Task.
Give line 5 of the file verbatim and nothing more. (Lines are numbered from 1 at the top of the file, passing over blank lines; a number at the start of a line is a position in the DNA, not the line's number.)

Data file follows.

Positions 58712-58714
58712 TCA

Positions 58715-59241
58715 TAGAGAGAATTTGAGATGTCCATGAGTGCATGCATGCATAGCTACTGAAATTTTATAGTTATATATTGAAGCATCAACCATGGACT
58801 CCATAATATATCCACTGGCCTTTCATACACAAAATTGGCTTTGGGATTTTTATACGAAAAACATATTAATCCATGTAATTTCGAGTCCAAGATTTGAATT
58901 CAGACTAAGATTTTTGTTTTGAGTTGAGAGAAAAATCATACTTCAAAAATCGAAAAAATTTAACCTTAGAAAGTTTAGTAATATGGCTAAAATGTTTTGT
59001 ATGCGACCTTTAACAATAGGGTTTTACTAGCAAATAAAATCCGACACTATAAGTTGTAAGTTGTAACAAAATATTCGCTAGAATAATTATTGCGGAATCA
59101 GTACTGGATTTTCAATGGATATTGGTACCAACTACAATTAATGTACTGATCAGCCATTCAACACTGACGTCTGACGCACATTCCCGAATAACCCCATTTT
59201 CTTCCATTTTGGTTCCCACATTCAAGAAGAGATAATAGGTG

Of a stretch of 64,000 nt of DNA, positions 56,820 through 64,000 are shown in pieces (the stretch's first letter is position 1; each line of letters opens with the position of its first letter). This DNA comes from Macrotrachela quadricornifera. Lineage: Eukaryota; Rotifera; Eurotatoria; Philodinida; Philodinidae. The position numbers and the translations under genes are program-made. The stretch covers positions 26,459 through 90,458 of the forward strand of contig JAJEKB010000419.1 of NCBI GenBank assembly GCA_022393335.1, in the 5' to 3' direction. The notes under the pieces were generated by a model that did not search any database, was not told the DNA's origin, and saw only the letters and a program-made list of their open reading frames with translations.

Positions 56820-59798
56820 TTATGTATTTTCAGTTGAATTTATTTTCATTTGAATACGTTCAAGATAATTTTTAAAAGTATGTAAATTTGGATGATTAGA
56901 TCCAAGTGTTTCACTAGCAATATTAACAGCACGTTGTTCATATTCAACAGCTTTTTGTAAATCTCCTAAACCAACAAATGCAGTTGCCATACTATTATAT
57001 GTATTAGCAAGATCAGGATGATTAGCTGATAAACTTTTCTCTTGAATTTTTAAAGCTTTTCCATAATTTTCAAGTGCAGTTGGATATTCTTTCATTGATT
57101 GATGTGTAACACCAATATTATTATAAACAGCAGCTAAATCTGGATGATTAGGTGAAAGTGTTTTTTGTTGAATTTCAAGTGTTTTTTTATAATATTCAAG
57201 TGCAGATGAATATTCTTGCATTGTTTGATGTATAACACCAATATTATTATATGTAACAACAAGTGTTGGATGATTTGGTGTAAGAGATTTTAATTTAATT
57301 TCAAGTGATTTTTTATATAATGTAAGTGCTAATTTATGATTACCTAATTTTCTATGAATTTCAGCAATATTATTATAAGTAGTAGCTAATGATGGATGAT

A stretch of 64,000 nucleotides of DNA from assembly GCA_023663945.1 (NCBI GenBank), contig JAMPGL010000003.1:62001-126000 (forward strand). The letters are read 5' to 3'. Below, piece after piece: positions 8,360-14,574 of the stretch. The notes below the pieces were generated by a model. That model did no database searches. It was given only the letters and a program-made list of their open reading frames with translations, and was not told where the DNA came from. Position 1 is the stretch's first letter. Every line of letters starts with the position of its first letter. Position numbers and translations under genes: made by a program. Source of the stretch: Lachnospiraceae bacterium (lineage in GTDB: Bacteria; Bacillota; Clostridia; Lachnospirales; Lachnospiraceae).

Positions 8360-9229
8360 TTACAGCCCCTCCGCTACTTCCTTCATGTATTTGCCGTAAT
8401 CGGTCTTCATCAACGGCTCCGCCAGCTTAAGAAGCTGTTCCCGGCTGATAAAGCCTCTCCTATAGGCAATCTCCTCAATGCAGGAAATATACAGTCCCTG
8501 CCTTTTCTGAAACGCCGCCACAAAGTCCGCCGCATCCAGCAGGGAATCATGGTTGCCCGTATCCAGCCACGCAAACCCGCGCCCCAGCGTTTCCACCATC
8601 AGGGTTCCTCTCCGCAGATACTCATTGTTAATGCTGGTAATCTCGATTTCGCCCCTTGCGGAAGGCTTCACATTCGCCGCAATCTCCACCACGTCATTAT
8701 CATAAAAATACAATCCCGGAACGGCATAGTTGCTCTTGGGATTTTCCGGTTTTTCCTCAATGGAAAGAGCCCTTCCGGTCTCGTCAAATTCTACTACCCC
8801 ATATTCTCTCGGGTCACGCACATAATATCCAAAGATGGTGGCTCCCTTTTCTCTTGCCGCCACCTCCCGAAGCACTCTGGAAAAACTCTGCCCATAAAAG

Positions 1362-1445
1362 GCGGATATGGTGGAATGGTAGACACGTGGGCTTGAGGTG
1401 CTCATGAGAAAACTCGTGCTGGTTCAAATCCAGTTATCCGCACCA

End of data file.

58801 CCATAATATATCCACTGGCCTTTCATACACAAAATTGGCTTTGGGATTTTTATACGAAAAACATATTAATCCATGTAATTTCGAGTCCAAGATTTGAATT